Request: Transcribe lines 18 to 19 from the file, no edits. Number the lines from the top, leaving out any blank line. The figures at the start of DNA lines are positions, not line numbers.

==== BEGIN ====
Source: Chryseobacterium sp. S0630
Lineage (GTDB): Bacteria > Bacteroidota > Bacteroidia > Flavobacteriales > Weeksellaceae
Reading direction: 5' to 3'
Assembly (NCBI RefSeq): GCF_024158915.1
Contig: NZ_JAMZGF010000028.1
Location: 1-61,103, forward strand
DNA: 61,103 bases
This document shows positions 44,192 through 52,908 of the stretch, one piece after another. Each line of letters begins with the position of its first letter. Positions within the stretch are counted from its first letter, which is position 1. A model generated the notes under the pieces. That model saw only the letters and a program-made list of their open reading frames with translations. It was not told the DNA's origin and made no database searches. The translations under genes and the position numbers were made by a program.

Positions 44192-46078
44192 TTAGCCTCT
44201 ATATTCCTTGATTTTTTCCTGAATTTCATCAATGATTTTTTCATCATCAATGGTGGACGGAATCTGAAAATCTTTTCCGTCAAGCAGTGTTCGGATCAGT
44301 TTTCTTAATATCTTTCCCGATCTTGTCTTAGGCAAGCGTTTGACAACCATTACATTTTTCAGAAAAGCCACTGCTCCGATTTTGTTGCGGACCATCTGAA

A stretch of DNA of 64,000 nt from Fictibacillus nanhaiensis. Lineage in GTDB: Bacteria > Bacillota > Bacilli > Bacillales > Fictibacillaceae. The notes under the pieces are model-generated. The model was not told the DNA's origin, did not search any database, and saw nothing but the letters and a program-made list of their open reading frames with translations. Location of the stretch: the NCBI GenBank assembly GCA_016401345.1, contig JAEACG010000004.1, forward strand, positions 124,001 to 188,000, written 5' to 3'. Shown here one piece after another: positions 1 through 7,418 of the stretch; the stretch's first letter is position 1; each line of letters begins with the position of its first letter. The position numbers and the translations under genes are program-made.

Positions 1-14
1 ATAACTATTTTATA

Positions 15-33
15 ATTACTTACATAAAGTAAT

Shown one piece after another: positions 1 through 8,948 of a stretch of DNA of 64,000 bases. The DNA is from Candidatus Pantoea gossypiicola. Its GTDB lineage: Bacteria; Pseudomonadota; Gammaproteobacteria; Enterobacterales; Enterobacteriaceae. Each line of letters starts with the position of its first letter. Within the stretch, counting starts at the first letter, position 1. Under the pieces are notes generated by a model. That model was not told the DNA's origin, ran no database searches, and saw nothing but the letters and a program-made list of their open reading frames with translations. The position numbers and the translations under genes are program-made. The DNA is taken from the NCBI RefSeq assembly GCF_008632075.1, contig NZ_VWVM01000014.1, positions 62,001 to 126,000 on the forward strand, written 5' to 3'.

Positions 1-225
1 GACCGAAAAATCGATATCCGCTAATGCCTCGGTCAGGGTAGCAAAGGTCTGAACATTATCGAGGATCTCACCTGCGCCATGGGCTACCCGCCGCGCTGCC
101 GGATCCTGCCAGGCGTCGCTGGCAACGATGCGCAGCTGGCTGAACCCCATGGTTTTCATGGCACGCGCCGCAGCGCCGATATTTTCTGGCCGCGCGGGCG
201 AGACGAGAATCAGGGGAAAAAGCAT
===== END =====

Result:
Shown one piece after another: positions 1 through 8,948 of a stretch of DNA of 64,000 bases. The DNA is from Candidatus Pantoea gossypiicola. Its GTDB lineage: Bacteria; Pseudomonadota; Gammaproteobacteria; Enterobacterales; Enterobacteriaceae. Each line of letters starts with the position of its first letter. Within the stretch, counting starts at the first letter, position 1. Under the pieces are notes generated by a model. That model was not told the DNA's origin, ran no database searches, and saw nothing but the letters and a program-made list of their open reading frames with translations. The position numbers and the translations under genes are program-made. The DNA is taken from the NCBI RefSeq assembly GCF_008632075.1, contig NZ_VWVM01000014.1, positions 62,001 to 126,000 on the forward strand, written 5' to 3'.

Positions 1-225